Leader comment: Nicola Sturgeon is up for the indyref2 fight

It was hardly surprising that First Minister Nicola Sturgeon yesterday told delegates at the SNP’s spring conference it was time for Scottish independence.

If you are the leader of the SNP, it is always time for independence. The party’s position is clear and the First Minister is unlikely to apologise for that.But regardless of the predictability of her remarks, there is no doubt that a new hunger for a second independence referendum is sweeping the Yes movement.

Whether Ms Sturgeon will - or, indeed, can - satisfy this appetite for Indyref2 remains to be seen. She can, as she told delegates yesterday, push ahead with legislation relating to the shape of a future vote but the fact remains that the Scottish Government simply does not have the authority to stage a referendum.

Sign up to our Politics newsletter

Sign up to our Politics newsletter

That power remains with the United Kingdom government and it shows no sign of shifting its previously stated view that there should not be a second referendum.

First Minister of Scotland Nicola Sturgeon speaks during the SNP spring conference at the EICC in Edinburgh. Picture: PA

We wonder whether, even if the First Minister did have the right to hold Indyref2, she would do so.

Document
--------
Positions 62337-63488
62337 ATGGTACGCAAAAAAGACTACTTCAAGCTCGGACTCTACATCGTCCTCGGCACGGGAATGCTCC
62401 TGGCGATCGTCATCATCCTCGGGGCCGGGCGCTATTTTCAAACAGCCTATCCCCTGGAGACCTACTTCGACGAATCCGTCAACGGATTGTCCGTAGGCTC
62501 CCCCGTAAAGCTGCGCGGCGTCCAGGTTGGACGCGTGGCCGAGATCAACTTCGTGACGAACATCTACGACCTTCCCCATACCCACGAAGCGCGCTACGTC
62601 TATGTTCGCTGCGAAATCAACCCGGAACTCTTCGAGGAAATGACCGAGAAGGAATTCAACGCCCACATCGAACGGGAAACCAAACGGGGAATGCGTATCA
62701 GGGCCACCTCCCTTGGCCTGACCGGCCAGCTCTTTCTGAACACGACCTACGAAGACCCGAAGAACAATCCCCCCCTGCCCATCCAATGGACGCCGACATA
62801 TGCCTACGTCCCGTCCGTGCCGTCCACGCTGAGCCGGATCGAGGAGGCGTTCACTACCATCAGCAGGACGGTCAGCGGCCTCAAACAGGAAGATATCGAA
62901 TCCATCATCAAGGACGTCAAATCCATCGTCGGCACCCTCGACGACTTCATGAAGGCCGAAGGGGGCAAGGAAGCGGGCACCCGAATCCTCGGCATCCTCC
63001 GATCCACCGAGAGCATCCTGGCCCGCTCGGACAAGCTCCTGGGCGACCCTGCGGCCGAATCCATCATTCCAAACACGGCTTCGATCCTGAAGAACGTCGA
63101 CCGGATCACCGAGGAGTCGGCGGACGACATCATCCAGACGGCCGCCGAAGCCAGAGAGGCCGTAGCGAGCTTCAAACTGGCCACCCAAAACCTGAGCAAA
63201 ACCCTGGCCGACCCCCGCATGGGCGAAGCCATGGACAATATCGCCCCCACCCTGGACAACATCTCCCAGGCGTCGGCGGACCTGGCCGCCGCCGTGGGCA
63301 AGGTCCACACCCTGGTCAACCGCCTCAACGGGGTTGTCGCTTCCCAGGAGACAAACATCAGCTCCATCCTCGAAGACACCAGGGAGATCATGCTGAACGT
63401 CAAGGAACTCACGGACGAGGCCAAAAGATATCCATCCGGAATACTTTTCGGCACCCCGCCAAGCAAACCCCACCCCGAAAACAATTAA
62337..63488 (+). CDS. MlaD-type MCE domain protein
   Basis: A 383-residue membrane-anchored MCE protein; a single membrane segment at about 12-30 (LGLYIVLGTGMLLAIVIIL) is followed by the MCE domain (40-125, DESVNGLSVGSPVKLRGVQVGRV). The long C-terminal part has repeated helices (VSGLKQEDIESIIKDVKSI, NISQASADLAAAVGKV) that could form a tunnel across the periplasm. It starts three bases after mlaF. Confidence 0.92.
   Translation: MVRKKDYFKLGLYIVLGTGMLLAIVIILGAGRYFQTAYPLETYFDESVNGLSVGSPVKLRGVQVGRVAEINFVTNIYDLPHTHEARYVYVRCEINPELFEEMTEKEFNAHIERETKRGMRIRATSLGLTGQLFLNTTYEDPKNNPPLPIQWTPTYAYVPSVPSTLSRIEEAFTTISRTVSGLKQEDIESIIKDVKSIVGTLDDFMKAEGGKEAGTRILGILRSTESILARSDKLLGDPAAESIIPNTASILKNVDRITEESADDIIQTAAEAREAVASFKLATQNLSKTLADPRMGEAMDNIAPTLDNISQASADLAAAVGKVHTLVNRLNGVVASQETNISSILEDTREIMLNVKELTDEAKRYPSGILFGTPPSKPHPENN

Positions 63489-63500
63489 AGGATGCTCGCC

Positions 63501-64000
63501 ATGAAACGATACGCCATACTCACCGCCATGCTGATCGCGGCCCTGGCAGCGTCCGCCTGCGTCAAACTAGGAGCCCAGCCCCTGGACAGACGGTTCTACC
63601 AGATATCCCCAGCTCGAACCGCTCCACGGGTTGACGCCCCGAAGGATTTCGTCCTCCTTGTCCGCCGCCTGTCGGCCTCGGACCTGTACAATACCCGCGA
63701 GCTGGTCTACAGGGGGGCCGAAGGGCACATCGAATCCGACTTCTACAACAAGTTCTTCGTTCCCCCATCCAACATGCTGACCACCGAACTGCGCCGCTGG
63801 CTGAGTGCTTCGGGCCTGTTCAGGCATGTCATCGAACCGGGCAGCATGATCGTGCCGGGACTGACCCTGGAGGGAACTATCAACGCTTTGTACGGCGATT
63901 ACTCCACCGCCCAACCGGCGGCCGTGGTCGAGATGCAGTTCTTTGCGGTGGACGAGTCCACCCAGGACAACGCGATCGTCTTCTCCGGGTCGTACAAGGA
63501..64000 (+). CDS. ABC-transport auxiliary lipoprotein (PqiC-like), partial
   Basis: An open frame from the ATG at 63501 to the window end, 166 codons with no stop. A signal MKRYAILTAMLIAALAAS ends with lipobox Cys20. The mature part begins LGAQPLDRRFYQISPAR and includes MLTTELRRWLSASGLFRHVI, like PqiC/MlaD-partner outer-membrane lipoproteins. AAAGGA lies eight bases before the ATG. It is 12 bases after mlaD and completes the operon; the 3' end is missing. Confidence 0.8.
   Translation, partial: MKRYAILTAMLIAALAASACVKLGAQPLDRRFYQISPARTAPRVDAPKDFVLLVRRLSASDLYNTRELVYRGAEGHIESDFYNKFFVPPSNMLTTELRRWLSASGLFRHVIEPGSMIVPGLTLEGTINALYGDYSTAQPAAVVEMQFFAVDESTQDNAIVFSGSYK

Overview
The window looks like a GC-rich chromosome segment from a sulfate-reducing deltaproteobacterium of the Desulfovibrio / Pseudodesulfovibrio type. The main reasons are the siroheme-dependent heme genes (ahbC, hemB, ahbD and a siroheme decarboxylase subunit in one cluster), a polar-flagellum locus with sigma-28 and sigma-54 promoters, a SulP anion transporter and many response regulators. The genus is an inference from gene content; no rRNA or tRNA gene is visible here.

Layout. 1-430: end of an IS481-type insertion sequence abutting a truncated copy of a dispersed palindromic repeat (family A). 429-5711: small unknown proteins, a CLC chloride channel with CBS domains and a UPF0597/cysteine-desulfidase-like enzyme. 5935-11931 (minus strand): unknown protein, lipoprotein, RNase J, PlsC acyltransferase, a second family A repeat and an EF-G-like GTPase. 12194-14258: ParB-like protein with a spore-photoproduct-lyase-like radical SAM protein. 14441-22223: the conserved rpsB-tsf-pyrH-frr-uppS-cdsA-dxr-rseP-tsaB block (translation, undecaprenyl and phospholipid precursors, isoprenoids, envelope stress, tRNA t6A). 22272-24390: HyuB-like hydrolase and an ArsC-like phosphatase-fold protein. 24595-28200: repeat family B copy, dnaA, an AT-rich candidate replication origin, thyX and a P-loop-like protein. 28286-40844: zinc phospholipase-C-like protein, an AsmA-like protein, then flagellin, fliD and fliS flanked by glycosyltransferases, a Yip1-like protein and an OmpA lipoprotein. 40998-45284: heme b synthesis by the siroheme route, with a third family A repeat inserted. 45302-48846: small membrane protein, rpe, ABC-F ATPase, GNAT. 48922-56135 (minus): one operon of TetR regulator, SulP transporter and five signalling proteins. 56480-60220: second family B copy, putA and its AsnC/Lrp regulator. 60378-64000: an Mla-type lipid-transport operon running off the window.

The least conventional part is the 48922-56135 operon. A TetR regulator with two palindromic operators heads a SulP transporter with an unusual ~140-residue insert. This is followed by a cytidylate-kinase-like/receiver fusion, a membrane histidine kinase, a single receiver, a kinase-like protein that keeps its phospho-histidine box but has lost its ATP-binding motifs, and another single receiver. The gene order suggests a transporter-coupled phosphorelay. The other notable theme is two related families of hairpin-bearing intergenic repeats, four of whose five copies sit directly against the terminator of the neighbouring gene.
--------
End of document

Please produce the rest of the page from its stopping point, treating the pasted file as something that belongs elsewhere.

SNP politicians yesterday seized on a poll that suggested a No Deal Brexit would swing the support of Scots behind independence but sources close to the First Minister have previously been quite clear that her preference is to hold a second referendum when support for independence has been at 60 per cent or more for a number of consecutive months.

We are, for now, some way from that being the case. But politics has never been such an unpredictable business and polls are liable to shift in the most unexpected ways.

The Scotsman has previously made clear that it is our intention not to declare support for either campaign in a future referendum.

But our neutrality on the question of whether Scotland should be independent does not mean we will shy away from examining the substance of claims made by both campaigns.

Today, the First Minister’s talk of another independence referendum in the near future may not stand up to scrutiny.

Ms Sturgeon hasn’t the power to call it and the political landscape seems too uncertain for such a gamble.

Nevertheless, unionist politicians would be well warned not be complacent.

Nicola Sturgeon may not have the power to hold Indyref2 but her political opponents should be in no doubt that she intends to fight for it.